Melisa Nellesen Center to turn blue for World Autism Awareness Day


Blue light will cover the Melisa Nellesen Center for Autism at Utah Valley University the evening of April 2 to show support for World Autism Awareness Day.

Starting at 4 p.m., the center will display the color associated with autism in many areas of the world. It joins such iconic locations as Niagara Falls and the Eiffel Tower in demonstrating support.

Jane Carlson, director of the Melisa Nellesen Center for Autism, said the awareness campaign is important, and she issued a challenge.

"World Autism Awareness Day is a wonderful thing to celebrate," she said. "As we work to continue to spread awareness we also need to think beyond awareness to acceptance and belonging. As members of our community, we all live and work and go to school side by side but it's our differences and similarities that make us a community."

The center’s associate director, Laurie Bowen, said the day represents a valuable time to assess and reassess: “World Autism Awareness Day helps us recognize that the only boundaries we have are the ones we create, and those can change as we learn more and expand our understanding to better support those all around us.”

During the coming week, the center will present a “Global Autism Perspective Symposium” from 9 a.m. to noon on April 10. There will also be a parent safety night from 7-9 p.m. on April 11, and an autism conference from 9 a.m. to 4 p.m. on April 12.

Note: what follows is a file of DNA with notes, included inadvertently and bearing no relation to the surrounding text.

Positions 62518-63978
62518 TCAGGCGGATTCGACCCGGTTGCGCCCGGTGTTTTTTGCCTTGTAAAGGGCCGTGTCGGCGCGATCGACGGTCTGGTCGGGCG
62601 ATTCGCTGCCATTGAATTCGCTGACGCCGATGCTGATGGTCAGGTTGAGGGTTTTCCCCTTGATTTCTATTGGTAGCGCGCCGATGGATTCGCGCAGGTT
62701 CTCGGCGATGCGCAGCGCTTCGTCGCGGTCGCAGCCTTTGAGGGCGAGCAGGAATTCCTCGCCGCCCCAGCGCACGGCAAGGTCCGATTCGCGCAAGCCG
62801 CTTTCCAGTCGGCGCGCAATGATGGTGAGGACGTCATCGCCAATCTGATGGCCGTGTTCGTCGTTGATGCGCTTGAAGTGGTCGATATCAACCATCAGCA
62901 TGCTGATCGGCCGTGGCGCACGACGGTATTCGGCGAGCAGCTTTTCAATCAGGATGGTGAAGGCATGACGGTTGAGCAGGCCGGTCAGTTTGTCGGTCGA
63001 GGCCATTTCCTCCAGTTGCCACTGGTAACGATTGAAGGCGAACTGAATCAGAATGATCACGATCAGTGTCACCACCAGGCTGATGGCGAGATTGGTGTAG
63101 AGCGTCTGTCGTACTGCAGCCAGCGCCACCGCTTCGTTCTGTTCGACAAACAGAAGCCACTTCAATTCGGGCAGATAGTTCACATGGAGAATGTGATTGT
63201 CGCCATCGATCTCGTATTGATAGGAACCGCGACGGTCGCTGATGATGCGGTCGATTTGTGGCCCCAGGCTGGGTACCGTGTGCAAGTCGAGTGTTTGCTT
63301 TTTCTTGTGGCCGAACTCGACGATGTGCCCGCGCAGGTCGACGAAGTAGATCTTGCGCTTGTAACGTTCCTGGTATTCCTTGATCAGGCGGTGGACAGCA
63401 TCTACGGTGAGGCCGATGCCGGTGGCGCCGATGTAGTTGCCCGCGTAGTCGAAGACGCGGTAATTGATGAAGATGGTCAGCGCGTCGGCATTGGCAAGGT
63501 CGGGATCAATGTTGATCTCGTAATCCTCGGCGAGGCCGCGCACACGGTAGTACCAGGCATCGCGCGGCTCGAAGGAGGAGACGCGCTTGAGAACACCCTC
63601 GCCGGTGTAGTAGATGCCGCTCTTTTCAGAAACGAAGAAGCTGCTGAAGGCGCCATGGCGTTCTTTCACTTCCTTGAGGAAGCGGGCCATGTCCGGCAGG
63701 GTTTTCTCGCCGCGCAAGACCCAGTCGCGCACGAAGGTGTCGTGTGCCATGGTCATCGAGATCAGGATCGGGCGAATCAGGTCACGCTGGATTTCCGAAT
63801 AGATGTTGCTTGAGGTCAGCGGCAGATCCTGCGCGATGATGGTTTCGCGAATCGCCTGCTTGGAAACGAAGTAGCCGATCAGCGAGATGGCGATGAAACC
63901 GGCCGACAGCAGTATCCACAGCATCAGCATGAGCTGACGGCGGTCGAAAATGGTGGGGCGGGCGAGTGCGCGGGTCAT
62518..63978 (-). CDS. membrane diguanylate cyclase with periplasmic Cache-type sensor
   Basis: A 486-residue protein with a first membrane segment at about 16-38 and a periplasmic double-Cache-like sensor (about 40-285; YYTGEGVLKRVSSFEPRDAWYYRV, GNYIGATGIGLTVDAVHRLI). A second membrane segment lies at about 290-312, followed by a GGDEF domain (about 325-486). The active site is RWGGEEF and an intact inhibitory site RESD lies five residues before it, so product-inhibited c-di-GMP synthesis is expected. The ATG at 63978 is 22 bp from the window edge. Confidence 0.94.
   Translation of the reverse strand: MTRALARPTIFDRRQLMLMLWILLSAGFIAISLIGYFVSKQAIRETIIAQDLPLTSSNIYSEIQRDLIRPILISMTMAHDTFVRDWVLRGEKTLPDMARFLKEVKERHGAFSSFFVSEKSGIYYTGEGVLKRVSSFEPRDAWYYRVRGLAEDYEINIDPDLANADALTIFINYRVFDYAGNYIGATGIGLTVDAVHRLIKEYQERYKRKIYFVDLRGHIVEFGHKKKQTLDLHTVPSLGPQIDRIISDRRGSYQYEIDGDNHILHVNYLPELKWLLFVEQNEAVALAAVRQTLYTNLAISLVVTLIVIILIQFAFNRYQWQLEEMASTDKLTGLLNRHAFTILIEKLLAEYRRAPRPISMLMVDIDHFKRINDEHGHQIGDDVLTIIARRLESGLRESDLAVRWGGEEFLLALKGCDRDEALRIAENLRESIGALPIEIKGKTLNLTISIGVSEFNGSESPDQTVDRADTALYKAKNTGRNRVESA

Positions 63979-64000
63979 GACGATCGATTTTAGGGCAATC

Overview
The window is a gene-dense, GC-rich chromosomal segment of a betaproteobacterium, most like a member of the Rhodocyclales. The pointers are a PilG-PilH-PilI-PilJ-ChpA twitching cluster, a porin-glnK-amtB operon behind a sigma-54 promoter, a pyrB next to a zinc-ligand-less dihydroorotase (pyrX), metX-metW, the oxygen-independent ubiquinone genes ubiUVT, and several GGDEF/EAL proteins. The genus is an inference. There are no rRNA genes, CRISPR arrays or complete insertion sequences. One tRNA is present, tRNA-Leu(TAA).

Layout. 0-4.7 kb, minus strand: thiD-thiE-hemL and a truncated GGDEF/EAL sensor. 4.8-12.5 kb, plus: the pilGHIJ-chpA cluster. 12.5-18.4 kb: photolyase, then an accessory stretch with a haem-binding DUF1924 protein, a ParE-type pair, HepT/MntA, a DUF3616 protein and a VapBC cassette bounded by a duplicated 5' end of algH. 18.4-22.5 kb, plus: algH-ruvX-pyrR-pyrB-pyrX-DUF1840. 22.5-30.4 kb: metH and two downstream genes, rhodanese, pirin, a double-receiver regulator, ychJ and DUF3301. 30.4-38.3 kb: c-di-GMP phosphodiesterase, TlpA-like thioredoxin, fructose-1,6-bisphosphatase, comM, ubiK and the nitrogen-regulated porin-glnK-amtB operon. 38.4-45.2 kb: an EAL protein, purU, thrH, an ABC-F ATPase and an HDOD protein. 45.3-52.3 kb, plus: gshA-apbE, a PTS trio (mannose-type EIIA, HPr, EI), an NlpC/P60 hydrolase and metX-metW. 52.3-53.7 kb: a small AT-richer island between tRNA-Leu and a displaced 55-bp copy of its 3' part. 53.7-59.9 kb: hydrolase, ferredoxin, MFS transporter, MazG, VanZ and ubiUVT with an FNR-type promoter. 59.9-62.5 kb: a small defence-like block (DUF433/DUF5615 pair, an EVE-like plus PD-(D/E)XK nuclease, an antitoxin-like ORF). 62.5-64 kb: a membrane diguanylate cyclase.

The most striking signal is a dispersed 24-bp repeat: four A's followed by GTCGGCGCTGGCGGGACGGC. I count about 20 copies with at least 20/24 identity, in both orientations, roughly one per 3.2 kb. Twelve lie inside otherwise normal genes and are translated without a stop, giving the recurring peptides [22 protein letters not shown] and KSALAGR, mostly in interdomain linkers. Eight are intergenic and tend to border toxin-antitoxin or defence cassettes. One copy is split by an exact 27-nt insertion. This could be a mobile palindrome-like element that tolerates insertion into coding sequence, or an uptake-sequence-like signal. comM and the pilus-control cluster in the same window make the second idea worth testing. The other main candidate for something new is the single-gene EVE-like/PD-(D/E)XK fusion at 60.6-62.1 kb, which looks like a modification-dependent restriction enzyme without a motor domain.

On April 20, from 10-11:45 a.m., an uplifting celebration for autism will include a balloon launch and there will be an autism-friendly baseball game beginning at noon.

The Melisa Nellesen Center for Autism is where the university and the community come together for education and support related to autism spectrum disorder. One in 54 children in Utah is diagnosed with autism spectrum disorder.

UVU’s center opened in May 2017. It includes therapy rooms for counseling, social skills groups, and family support. There are also sensory rooms, two playgrounds, and a sensory garden that enhances children’s motor skills and their ability to engage in science exploration.